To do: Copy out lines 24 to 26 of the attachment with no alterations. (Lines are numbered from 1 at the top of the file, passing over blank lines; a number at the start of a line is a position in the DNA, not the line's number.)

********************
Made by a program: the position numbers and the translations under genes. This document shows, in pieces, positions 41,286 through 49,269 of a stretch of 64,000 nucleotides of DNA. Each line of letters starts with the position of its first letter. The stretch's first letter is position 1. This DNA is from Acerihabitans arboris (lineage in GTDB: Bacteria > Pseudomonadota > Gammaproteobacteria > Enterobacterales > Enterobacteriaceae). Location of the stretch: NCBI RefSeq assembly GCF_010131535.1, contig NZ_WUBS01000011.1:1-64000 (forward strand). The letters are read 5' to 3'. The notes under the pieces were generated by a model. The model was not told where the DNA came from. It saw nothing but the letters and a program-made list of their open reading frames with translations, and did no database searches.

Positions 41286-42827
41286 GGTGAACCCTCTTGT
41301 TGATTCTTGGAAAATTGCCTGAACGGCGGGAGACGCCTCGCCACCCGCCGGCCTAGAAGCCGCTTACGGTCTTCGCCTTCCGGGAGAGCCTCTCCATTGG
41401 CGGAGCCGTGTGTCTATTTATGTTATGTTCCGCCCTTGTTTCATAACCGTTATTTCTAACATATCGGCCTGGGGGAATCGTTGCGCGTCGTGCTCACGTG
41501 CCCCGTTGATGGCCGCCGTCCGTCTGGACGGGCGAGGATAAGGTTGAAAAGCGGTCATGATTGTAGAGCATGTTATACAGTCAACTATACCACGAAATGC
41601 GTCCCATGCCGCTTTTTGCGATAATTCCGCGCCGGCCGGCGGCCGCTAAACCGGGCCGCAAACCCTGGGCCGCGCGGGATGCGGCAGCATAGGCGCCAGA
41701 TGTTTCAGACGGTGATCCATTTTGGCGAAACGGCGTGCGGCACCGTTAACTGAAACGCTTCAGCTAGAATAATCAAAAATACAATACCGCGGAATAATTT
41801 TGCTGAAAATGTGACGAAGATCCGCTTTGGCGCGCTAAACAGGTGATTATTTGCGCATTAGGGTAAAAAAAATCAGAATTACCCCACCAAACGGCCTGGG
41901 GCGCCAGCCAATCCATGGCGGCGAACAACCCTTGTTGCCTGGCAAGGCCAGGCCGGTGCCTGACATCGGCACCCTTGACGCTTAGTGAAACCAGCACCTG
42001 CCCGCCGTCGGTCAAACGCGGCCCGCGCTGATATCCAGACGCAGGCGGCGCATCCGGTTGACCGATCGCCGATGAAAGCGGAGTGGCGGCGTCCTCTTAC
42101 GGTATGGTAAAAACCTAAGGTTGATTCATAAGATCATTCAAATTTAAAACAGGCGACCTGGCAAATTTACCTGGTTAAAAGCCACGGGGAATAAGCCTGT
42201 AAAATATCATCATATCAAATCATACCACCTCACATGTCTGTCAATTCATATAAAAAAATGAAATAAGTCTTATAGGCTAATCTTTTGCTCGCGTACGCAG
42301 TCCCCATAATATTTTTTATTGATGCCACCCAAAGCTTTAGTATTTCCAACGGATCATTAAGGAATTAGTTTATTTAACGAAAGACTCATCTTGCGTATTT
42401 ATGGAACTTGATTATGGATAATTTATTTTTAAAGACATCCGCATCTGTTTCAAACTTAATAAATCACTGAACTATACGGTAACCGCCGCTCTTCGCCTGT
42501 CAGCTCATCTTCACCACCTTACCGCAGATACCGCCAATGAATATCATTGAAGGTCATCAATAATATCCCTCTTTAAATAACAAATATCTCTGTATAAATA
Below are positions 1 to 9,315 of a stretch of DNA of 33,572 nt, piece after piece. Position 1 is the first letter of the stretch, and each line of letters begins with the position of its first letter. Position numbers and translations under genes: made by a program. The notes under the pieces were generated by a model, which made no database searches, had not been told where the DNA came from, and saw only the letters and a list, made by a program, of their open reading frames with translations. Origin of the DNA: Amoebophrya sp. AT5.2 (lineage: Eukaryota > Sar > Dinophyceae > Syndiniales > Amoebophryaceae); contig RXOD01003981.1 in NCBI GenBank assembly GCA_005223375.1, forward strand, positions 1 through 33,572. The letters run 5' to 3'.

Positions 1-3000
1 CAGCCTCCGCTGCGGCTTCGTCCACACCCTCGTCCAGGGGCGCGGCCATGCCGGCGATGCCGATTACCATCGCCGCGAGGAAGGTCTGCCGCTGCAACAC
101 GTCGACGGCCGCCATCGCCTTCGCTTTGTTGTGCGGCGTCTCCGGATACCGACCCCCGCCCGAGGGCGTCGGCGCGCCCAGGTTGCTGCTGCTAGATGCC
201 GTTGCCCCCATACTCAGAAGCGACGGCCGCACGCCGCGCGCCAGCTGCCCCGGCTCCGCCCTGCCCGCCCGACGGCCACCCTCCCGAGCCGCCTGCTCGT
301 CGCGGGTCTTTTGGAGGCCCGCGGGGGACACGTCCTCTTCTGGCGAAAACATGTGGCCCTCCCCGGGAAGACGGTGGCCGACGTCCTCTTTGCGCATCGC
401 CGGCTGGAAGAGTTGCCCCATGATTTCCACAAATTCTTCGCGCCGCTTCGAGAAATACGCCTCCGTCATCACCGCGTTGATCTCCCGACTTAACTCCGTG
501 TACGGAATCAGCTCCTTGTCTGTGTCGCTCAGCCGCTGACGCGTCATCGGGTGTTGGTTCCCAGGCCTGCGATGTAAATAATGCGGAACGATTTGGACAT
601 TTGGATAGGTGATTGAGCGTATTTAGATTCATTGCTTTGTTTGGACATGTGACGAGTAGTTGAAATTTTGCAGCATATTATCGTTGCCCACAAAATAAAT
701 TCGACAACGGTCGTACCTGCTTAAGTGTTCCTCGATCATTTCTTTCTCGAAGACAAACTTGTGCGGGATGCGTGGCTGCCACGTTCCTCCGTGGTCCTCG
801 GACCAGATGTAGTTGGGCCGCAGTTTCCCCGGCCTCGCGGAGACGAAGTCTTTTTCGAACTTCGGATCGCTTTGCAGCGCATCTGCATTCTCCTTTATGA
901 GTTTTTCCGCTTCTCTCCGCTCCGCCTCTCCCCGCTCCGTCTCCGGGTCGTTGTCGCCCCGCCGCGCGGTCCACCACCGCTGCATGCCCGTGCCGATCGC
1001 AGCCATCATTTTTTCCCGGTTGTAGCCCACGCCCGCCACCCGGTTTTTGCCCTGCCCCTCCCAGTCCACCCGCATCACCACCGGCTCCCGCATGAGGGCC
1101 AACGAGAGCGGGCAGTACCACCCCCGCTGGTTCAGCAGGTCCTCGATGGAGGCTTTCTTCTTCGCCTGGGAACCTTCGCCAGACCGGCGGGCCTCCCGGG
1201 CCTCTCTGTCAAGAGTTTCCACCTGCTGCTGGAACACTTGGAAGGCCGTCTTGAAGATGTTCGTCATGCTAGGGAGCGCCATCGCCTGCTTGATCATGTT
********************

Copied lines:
501 TACGGAATCAGCTCCTTGTCTGTGTCGCTCAGCCGCTGACGCGTCATCGGGTGTTGGTTCCCAGGCCTGCGATGTAAATAATGCGGAACGATTTGGACAT
601 TTGGATAGGTGATTGAGCGTATTTAGATTCATTGCTTTGTTTGGACATGTGACGAGTAGTTGAAATTTTGCAGCATATTATCGTTGCCCACAAAATAAAT
701 TCGACAACGGTCGTACCTGCTTAAGTGTTCCTCGATCATTTCTTTCTCGAAGACAAACTTGTGCGGGATGCGTGGCTGCCACGTTCCTCCGTGGTCCTCG